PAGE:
High School Partnership Eliminates Barriers and Fuels Health Care Workforce

Thirteen Cass Lake-Bena high school students have completed a nursing assistant course taught by Northwest Technical College faculty. The course was offered as part of the Sanford CARES partnership, which launched in June 2019. Sanford CARES, which stands for Collaborative Alliance for Regional Healthcare Educational Services, aims to address the Bemidji community’s continued need for skilled health care employees through a partnership between Bemidji High School, NTC, Bemidji State University and Sanford Health.

After Cass Lake-Bena High School students began requesting options to take nursing assistant courses at their high school, Melissa Jenson, the district’s nurse, reached out to NTC. Conversations between Cass Lake-Bena and Michele Brielmaier, NTC’s dean of health & human services, led to a course taught at the high school by an NTC faculty member.

“It’s been really smooth working with Cass Lake-Bena High School to deliver the course,” Sarah Behrens, NTC’s coordinator of school and industry partnerships, said. “It’s beneficial for NTC to support schools within the area and help local students discover whether they’d like to pursue careers in health care.”

The course, open to Cass Lake-Bena juniors and seniors, included lectures, labs and clinical experiences led by NTC nursing faculty member Shelley Cloose. Area health facilities also participated in the course through equipment donations and presentations to the students.

For completing the course, students earned three college credits and qualified to take the Minnesota Department of Health’s certification exam. Students who pass the exam are placed onto the state’s nursing assistant registry.

Cloose said she is grateful for Sandy Thole, NTC nursing lab assistant, who provided the curriculum and necessary paperwork associated with nursing assistants for the Minnesota Department of Health.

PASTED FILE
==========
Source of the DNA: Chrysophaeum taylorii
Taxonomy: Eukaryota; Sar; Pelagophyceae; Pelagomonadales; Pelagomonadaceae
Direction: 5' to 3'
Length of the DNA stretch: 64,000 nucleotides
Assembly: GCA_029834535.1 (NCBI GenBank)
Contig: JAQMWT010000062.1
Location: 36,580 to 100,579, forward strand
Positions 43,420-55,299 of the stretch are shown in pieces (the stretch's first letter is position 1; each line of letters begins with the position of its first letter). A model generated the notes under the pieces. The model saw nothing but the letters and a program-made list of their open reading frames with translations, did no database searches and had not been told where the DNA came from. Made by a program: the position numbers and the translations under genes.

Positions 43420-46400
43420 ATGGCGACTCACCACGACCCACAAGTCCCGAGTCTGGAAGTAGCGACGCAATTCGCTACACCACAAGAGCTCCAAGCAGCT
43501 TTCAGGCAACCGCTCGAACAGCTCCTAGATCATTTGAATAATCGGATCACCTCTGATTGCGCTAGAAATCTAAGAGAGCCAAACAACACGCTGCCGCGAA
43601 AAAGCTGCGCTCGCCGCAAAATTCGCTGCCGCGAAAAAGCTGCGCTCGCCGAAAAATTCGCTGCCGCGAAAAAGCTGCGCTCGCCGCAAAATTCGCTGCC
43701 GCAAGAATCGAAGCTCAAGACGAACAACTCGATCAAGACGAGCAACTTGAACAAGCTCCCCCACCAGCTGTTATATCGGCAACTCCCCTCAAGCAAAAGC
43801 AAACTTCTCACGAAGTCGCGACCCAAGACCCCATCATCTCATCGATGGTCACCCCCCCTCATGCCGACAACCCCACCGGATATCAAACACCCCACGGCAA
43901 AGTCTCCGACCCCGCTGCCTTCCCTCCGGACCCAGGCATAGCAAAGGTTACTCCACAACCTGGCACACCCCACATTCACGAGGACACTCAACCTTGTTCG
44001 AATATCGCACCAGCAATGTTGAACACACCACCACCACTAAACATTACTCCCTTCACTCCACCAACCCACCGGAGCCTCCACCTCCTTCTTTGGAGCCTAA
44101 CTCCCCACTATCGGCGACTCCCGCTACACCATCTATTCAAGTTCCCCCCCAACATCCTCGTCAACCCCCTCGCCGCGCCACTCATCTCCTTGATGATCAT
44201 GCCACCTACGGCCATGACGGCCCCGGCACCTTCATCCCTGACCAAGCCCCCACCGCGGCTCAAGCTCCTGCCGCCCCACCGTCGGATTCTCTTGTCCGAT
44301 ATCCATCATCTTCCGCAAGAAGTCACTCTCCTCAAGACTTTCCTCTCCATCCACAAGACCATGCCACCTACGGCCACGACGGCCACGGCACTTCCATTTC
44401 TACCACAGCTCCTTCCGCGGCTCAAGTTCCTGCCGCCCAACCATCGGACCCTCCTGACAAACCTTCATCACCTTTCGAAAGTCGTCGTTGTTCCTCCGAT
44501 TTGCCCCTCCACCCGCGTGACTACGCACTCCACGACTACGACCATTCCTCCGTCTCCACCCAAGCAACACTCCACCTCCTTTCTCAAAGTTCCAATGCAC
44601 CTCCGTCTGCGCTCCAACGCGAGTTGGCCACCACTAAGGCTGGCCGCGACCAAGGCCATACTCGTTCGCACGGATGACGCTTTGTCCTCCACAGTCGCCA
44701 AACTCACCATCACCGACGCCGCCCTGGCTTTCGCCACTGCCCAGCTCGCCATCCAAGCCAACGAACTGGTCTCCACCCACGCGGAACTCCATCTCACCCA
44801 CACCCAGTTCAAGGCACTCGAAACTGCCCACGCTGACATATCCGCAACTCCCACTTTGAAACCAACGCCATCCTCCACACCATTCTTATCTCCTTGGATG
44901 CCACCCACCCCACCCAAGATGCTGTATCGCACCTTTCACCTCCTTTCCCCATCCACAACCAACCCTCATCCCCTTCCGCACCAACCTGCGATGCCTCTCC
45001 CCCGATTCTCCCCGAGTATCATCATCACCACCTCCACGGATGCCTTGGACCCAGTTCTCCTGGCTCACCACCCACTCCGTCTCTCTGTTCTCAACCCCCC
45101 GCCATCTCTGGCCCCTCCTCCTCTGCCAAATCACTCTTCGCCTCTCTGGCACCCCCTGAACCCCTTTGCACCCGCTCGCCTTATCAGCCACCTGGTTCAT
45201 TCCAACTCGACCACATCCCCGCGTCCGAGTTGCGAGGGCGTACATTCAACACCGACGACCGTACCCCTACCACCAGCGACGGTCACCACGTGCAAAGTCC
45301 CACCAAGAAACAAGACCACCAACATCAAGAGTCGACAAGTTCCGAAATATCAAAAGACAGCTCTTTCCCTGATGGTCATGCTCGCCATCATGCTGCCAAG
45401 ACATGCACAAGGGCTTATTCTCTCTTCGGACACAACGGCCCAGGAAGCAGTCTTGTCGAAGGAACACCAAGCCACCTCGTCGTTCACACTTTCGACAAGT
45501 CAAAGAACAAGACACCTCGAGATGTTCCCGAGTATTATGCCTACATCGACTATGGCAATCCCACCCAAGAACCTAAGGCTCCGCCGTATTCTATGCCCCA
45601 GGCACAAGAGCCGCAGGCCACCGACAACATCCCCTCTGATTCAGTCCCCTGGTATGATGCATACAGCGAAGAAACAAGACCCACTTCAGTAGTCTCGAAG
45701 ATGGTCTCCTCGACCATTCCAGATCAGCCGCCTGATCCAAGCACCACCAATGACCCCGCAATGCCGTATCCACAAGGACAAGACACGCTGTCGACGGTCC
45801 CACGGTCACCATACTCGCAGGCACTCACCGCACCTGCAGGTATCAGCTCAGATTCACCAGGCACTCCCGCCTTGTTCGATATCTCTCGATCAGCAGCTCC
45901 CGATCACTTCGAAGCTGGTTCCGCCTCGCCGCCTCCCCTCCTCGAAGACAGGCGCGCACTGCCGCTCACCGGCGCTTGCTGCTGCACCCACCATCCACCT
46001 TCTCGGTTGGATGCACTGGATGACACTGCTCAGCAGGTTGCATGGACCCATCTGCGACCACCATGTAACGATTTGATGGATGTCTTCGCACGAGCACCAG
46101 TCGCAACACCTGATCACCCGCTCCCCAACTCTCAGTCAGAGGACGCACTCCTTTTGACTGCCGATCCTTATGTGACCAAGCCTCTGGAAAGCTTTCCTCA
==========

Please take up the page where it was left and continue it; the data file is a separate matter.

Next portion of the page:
“Teaching high school students has been a big learning curve, having to balance lecture and skills while keeping them all engaged,” Cloose said. “I have been so impressed with the students’ strong interest in pursuing careers in health care and how they’ve maintained their class commitments while still being involved with all of their high school activities like college fairs, blood drives and sports.”

Cass Lake-Bena senior Avery Matthews said that taking a college level course in high school makes learning the material more convenient and comfortable. Matthews currently works at an assisted living center in Bemidji as a health aid and said that the NTC class has helped her with the terminology used at work. She hopes to move to the Duluth area upon graduation to further her education.

“College is intimidating,” Matthews said. “This course makes for a good transition.”

While several of the 13 students who took the class have future plans which include college, two are planning to continue their educations at NTC.

Friends and families joined the students at a Jan. 23 ceremony recognizing each of the 13 students who successfully completed the course.

NTC and Cass Lake-Bena plan to continue the partnership and offer the course again in the fall.